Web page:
Fortune as a traveler was much more a scientist than he was a chronicler of place and people — I drew out the parts that exemplified his interactions and distilled the many hundreds of pages on soil depths and planting heights for various Chinese crops. I think of it, if you know the work of William Goldman, as the “Good Parts” version of a much longer book.

None of Fortune’s papers survived his death. His wife burned everything. This is peculiar to me, and in the UK version I offered some reasons for why it might have occurred. (It was edited out for the US edition) In the end, I concluded that it was a kind of jealousy – she raised a family alone while he spent years with his Great Love: China.

I would assume there are descendants of the original Chinese in India today, but don’t know that for sure.

But there was a mass exodus out of China at the time – the North American railroads and gold rushes, as well as the gold rush in Australia. China was in a cycle of extreme growth and extreme poverty, with season after season of bad news, famine, natural disaster. Every place else might have seemed like a better option to a Chinese peasant – though it frequently wasn’t.

I’ll be here for the next two days and am so grateful for your thoughtful attention to my book!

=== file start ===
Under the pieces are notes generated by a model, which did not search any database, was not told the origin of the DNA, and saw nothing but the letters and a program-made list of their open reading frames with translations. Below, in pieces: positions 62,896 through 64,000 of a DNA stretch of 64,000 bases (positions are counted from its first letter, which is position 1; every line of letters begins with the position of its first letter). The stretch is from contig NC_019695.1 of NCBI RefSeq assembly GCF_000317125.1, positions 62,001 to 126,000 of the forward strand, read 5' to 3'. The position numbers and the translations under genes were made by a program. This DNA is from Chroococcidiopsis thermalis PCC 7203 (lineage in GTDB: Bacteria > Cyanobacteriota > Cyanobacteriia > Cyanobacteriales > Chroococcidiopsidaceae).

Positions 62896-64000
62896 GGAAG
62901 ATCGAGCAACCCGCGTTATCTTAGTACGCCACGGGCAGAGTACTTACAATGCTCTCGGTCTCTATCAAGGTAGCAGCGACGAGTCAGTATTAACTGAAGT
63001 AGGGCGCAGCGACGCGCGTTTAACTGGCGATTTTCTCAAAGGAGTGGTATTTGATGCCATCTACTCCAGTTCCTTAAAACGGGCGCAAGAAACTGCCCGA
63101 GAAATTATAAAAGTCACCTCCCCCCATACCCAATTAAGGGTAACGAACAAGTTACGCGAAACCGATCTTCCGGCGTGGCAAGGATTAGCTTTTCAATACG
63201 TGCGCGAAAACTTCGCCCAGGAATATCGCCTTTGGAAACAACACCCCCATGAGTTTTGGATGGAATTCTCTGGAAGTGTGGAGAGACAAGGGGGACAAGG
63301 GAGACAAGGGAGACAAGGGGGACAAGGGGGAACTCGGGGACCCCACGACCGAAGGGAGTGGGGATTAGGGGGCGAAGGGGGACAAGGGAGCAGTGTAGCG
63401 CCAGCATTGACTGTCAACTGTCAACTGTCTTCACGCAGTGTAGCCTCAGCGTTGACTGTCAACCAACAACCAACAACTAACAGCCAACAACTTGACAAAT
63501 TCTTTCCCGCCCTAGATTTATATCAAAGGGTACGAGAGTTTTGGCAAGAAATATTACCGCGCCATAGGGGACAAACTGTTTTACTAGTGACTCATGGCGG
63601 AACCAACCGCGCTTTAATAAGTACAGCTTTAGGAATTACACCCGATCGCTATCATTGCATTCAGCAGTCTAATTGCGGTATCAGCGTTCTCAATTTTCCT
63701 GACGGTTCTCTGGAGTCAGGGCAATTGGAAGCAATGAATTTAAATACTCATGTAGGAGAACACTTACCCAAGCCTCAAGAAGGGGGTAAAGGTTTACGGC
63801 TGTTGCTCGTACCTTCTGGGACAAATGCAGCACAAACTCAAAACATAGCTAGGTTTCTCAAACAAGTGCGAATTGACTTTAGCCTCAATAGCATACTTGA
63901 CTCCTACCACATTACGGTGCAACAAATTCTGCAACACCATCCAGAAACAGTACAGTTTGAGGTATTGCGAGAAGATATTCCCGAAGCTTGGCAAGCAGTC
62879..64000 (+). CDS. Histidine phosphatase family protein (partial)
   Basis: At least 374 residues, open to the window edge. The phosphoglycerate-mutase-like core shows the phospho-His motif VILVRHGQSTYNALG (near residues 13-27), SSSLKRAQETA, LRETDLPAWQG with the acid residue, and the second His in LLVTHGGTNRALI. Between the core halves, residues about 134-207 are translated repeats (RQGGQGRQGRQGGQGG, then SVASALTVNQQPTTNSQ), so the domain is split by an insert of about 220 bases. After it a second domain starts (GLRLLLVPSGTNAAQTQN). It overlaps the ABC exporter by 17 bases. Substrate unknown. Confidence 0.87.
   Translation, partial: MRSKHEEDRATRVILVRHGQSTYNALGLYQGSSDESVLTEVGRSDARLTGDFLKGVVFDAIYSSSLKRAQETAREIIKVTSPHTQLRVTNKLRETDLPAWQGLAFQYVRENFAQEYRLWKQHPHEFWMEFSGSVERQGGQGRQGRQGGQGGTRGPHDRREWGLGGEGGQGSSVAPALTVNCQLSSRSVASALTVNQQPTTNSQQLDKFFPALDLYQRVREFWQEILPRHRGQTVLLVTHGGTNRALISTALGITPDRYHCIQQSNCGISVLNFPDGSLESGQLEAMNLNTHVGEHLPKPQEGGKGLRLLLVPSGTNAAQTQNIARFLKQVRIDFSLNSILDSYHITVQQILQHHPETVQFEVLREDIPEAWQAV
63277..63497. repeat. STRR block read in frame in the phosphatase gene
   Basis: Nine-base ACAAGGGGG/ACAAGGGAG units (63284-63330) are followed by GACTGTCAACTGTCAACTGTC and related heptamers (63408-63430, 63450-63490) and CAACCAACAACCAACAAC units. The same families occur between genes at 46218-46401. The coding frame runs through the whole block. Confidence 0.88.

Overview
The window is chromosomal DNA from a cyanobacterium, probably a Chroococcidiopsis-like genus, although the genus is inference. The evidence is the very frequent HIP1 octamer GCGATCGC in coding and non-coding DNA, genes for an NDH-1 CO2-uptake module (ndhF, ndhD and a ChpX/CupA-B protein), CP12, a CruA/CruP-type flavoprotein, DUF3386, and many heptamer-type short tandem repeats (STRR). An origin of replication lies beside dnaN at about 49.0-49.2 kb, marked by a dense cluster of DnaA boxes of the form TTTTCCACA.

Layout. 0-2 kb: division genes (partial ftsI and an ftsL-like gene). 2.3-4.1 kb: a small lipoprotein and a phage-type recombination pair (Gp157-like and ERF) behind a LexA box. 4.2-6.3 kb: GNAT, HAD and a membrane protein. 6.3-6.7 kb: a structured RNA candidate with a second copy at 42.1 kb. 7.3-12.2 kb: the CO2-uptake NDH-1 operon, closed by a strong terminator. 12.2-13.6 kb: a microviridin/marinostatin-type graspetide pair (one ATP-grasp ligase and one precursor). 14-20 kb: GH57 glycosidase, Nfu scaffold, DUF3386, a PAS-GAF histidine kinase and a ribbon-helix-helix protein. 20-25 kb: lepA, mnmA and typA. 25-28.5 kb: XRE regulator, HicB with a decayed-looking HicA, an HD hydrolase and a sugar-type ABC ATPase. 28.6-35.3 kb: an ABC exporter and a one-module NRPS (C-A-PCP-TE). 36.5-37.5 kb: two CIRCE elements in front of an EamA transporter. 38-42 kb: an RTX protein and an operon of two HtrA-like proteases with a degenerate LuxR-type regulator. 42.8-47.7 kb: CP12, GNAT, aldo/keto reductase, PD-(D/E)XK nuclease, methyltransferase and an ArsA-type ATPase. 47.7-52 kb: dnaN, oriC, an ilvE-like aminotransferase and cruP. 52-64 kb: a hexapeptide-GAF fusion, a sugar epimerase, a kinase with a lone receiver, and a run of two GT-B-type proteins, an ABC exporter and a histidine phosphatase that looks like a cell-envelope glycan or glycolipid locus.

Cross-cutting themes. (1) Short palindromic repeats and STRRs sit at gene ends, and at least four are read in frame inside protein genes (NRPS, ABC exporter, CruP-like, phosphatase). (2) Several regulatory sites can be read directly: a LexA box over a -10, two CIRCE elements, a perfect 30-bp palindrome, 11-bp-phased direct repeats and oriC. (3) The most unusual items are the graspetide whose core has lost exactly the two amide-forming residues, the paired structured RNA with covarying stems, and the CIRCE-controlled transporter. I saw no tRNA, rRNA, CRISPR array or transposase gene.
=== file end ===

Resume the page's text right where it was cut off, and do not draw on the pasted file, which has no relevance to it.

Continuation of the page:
Sarah

Cofftea said

Rachel Ray made a cup of tea on her show once just like her friend makes it, and he insists it be Barry’s. … you couldn’t even look at tea?! SAD DAY! :,(

that is funny to imagine you holding yourself back form dancing on the tables in a nice library :)

wow, 4 years, how many years in before you had your first draft?

Lori said

Curious that you found Fortune irksome as well as I did. Also, it seems as you have written a historical book and not a fictionalized history you were limited to the sources available to you. Perhaps, if his wife hadn’t destroyed those letters , we would have gotten more details about Fortune’s “inner” personality…

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Janefan said

Were there any other significant changes from the UK to US versions, other than the one you mentioned? I did notice the different titles — I suppose the US title may not have sold as well if it had been used in the UK, since it is a tad blunt (though true)!